How to Cut through the Hype and Find the Smart Stories

Rafinski, Karen

On the radio or off, the medical beat may be the toughest part of a science journalist's job. The stakes are high: if you hype a questionable treatment, your listener's health could be at risk.

The issues are complicated and new developments are rapidly pouring in, so it's genuinely hard to keep up. Plus, there’s a vast medical public relations machine out there constantly pushing the latest "breakthrough" that isn't. Too often these releases come in on deadline and you have little time to decide whether it's a story or not.

So here are a few tips to help you sort the wheat from the chaff.

Learn the Basics of Study Design

Many stories in the media fail to point out that while a study result is intriguing, it may be far from certain because of the way the study itself was conducted. Most of the time we report these things as fact—then come back two weeks later and report a completely contradictory finding, also as if it were scientific fact. No wonder people get frustrated with us! Avoid this problem by learning enough about how studies are designed and conducted to be able to tell your listeners how solid the research really is. As a bonus, this can help you weed out a lot of nonsense research that probably shouldn't be reported on in the first place. The gold standard is a randomized, double-blind, controlled trial. Other kinds of studies, like retrospective or cohort studies, can provide intriguing hints but not firm evidence. Here are a few links to get you started:

Stay Away from the One-Source Story

A firm rule of journalism is that there should be no one-source stories. Apply that to research as well. Don’t base a story on a single study; find out the background and history. Does the study confirm past findings or does it buck the trend?' Don't fall into the trap of assuming that because the study is new, its conclusions are more valid than previous studies. If it's an "outlier,"o; be sure to find out why; it could turn out that the study has a flaw or that it's just one of those fluke things that doesn't mean much in the long run. On the other hand, it could be that the researchers took into account a factor that previous studies failed to address—making their contradictory finding more valid. You need to find out which it is, if possible, and share that with your listeners.

A good way to do this sort of backgrounding is to look for scientific reviews on the topic. A good review will not only hunt up all the previous studies but evaluate them. It will tell you how strong the evidence is on a certain point, if there are flaws with the existing research, and what questions remain. A well-done review can provide an even higher level of evidence than a randomized controlled trial because it draws on numerous studies. These are also great places to look for stories because many times a review of the evidence may end up debunking current medical practice. Get in the habit of checking for reviews when you’re researching a story. A good source is the Cochrane Library, which both produces and disseminates evidence reviews. You can find them at They’re also available through the Library of Medicine at The Health Behavior News Service, at, now provides alerts when new evidence reviews are coming out.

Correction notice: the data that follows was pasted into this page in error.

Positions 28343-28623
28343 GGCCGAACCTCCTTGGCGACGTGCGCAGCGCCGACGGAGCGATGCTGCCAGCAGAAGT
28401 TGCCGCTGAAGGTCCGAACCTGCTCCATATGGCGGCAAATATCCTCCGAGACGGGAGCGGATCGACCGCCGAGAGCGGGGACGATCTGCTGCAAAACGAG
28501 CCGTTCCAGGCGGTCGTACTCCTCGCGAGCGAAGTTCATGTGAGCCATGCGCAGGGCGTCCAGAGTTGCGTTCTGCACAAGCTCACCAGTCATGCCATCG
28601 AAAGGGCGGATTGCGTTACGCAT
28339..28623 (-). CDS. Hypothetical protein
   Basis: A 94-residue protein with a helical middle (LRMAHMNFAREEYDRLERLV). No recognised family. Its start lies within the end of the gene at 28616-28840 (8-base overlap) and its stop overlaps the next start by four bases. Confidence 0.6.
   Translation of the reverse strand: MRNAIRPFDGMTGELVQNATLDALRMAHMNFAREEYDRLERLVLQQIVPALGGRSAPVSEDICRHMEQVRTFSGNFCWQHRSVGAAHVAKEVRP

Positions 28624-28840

Always Look for the Minority Report

When you’re looking at a study, check the results section and find out how many people in the study didn't fit the premise. If a large percentage of people in a study don't fit the premise, you have to question how strong the conclusions really are. A good example is the heart failure drug combination BiDil, which was the controversial first race-specific drug approved by the FDA. It did lower mortality overall in a population of black heart-failure patients that was studied. But that lowered mortality rate came from a small minority of patients that actually responded to the drug and did well on it. Most did not. Also, some patients of other races do respond to the drug. This is one of many reasons for the controversy: critics question how a drug can be linked to race when less than half of that racial population seems to respond to it. When you're interviewing researchers, always ask about this issue. It helps put a finding into context. Your listeners need to know if there's less than a 50 percent chance a treatment will actually work for them.

Distinguish Between Absolute and Relative Risk

Learn the difference between absolute risk and relative risk, and share that with your readers. Again, this is often a problem with epidemiological studies and nutritional studies, but it can help you evaluate claims for a new drug as well. Press releases are almost always written with the relative risk included but the absolute risk left out because it makes a finding sound much more important and newsworthy.

To pick an absurd hypothetical example, let's say a study finds that eating potato chips has been shown to double your risk of dying from dandruff. That’s relative risk. It's just a comparison that shows the strength of the link between dandruff and potato chips. On the other hand, your absolute risk of dying from dandruff, let's say, is one in 100 billion. If you double that risk by scarfing down a bag of potato chips every day, you will have raised your risk to 1 in 50 billion. Call me a gambler, but if I were a potato chip devotee, I might find that an acceptable chance to take.